Authored by Revere Health

What You Need To Know About Scoliosis

October 21, 2016 | Orthopedics

What is an Embolism?

Scoliosis is a condition characterized by an abnormal curvature of the spine. The condition affects 2 to 3 percent of the population, according to the American Association of Neurological Surgeons, which means 6 to 9 million people in the United States have curvature of the spine.

When viewed from the side, you can see the natural curves of the spine at the neck, shoulders and small of the back. When looking at a normal spine from the back, the bones of the spine should form a straight line with no curves to the left or the right. When viewing the spine of a person with scoliosis from the back, however, the bones of the spine may curve to the left or to the right. This abnormal sideways curvature can cause pain and disability, as a curved spine does not work as well as it should. In some cases, the curvature can restrict space in the ribcage, crowding the heart and lungs.

There are three main types of scoliosis, categorized according to their cause. Idiopathic scoliosis, or “scoliosis of an unknown cause,” is the most common type. Congenital scoliosis is curvature of the spine caused by a birth defect. Neuromuscular scoliosis is the result of severe neuromuscular disease, such as cerebral palsy.
People of all ages can have scoliosis but curvature of the spine usually develops as a child grows. The most common type of scoliosis, adolescent idiopathic scoliosis, usually develops after the age of 10. Girls have a much higher risk for scoliosis, according to the National Institutes of Health (NIH).

Symptoms of Scoliosis

Signs and symptoms of scoliosis include:

  • Uneven shoulders
  • Uneven waist
  • One shoulder blade that protrudes more than the other
  • One hip higher than the other

In some cases, the spine twists or rotates in addition to curving to one side. This can cause the ribs to stick out further on one side than on the other. Those with scoliosis often experience backache or low back pain, and a tired feeling in the spine after sitting or standing for a long time.

Detecting and diagnosing Scoliosis

Scoliosis usually develops during childhood, and parents are often the first to notice curvature in a child’s spine. Teachers, especially physical education teachers, can also detect curvature of the spine as a child sits in class or engages in sports.

Doctors usually diagnose scoliosis in children, often on school screening exams. The clinician will take a detailed medical history and may ask questions about recent growth. During the exam, the practitioner may have the child stand straight then bend forward from the waist with arms hanging loosely. The doctor may perform a neurological exam, checking for numbness, muscle weakness and abnormal reflexes.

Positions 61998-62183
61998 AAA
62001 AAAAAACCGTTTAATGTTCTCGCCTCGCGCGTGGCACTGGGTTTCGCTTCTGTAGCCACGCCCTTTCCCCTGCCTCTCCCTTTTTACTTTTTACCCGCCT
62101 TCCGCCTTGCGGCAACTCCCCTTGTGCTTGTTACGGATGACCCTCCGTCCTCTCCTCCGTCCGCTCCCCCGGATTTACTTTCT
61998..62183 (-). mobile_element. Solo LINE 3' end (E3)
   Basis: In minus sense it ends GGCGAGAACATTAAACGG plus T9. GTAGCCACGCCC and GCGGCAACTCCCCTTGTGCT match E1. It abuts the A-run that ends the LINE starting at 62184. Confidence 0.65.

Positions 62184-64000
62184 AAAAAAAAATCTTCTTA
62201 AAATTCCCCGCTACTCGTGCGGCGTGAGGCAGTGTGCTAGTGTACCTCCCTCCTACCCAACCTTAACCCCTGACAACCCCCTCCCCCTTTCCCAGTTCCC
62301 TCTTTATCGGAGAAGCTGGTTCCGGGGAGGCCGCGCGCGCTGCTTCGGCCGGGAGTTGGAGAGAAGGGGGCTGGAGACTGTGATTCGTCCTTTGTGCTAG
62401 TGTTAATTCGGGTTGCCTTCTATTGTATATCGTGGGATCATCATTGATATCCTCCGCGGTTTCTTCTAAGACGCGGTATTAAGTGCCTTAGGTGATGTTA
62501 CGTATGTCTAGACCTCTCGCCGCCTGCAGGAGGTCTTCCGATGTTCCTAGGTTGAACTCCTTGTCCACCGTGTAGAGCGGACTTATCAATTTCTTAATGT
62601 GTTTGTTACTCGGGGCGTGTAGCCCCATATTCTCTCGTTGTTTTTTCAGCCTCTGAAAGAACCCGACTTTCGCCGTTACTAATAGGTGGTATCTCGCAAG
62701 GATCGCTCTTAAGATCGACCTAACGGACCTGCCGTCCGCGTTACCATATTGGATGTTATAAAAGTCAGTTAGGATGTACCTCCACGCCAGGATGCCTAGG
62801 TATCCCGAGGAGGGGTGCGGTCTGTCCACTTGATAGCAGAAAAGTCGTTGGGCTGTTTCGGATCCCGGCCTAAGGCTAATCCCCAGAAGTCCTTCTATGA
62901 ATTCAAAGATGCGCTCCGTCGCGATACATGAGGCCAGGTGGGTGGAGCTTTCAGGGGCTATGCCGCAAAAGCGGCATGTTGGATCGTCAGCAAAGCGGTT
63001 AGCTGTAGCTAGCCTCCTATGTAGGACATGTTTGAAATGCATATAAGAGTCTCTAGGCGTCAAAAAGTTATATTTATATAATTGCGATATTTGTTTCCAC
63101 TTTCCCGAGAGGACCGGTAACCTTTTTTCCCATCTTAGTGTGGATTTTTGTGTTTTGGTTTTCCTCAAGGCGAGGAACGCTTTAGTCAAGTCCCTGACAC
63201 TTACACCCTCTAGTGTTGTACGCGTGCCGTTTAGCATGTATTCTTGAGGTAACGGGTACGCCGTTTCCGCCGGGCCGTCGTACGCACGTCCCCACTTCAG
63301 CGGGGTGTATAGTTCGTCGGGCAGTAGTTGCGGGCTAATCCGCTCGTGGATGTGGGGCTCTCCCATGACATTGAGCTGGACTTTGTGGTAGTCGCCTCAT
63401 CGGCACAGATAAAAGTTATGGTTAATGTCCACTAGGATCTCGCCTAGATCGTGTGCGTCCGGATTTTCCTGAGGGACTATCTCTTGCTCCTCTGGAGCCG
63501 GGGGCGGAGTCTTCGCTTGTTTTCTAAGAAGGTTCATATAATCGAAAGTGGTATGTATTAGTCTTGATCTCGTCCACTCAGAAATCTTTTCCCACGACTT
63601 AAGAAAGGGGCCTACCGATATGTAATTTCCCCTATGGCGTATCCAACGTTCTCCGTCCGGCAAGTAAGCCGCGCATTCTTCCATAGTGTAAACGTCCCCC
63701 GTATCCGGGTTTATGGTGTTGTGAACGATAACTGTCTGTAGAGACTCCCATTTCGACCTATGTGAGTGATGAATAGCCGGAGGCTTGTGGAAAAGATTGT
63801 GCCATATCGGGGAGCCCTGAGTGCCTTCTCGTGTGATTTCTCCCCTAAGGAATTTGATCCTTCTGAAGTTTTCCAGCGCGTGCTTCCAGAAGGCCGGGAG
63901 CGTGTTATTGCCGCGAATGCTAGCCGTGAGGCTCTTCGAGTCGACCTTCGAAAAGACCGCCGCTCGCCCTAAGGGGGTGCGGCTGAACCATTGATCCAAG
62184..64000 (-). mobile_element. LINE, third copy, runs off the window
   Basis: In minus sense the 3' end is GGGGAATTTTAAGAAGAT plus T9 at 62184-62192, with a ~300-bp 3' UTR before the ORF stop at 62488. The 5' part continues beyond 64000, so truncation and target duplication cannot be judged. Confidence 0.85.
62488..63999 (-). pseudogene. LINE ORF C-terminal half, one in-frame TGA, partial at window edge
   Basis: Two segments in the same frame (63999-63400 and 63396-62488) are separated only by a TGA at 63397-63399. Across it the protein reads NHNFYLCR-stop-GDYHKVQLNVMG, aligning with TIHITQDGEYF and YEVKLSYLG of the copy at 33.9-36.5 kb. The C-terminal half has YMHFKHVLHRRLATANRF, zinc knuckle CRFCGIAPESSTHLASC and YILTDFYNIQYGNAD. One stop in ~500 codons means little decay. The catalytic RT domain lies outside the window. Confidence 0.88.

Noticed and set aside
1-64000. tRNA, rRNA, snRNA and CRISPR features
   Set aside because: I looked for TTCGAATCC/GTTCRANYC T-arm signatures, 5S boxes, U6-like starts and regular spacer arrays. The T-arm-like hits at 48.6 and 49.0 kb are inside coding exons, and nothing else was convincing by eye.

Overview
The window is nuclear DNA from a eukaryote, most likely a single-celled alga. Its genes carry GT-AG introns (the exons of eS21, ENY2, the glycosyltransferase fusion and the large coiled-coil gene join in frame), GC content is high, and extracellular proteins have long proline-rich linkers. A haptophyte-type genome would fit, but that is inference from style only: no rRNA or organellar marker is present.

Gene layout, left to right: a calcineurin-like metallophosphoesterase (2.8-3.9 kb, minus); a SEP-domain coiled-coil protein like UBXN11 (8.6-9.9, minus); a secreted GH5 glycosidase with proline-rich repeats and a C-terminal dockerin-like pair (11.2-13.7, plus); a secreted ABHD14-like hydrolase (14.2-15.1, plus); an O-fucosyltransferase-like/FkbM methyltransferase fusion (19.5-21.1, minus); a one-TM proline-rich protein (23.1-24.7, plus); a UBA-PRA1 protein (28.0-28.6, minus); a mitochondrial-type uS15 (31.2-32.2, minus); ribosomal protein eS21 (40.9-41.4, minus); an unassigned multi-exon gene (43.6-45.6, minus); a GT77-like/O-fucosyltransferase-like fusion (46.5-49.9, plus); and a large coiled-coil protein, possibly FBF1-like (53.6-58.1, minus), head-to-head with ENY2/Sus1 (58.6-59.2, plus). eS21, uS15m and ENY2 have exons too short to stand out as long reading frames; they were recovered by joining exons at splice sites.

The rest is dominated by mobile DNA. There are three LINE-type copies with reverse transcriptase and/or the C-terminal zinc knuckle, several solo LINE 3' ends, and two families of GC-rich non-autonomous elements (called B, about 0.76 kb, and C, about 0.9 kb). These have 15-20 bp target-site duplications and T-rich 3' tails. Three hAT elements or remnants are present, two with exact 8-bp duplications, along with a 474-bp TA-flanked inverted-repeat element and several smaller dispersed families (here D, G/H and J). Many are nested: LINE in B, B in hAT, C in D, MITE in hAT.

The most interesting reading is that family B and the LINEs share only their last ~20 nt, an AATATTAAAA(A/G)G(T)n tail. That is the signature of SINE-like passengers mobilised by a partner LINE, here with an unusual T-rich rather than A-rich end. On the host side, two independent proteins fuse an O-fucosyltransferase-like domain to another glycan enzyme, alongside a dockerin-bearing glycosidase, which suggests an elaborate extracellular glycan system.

Standard x-rays can confirm a diagnosis of scoliosis and determine the severity of the curvature. The doctor may order additional tests to determine if the curvature is the result of an underlying condition.

Treatment for Scoliosis

Treatment for scoliosis depends largely on the degree of spinal curvature and the skeletal maturity of the patient, or how much more growth can be expected in the patient. A small degree of curvature in a patient whose spine is nearly done growing will probably not need treatment, for example, while a young child with severe curvature will likely need treatment for scoliosis.

There are three main treatment options for patients with scoliosis:

  • Observation
  • Back braces
  • Surgery

If you have scoliosis, or think that your child might have curvature of the spine, make an appointment with Revere Health. Our orthopedic professionals offer a full range of orthopedic services related to scoliosis. 

Are you hoping to partner with an internist who will care for you through all stages of your life? Revere Health Internal Medicine providers offer health management counseling for chronic conditions such as diabetes, high cholesterol and hypertension. We have nearly 30 providers who are specially trained in internal medicine in four locations in Utah County to serve your needs.





The Live Better Team

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This information is not intended to replace the advice of a medical professional. You should always consult your doctor before making decisions about your health.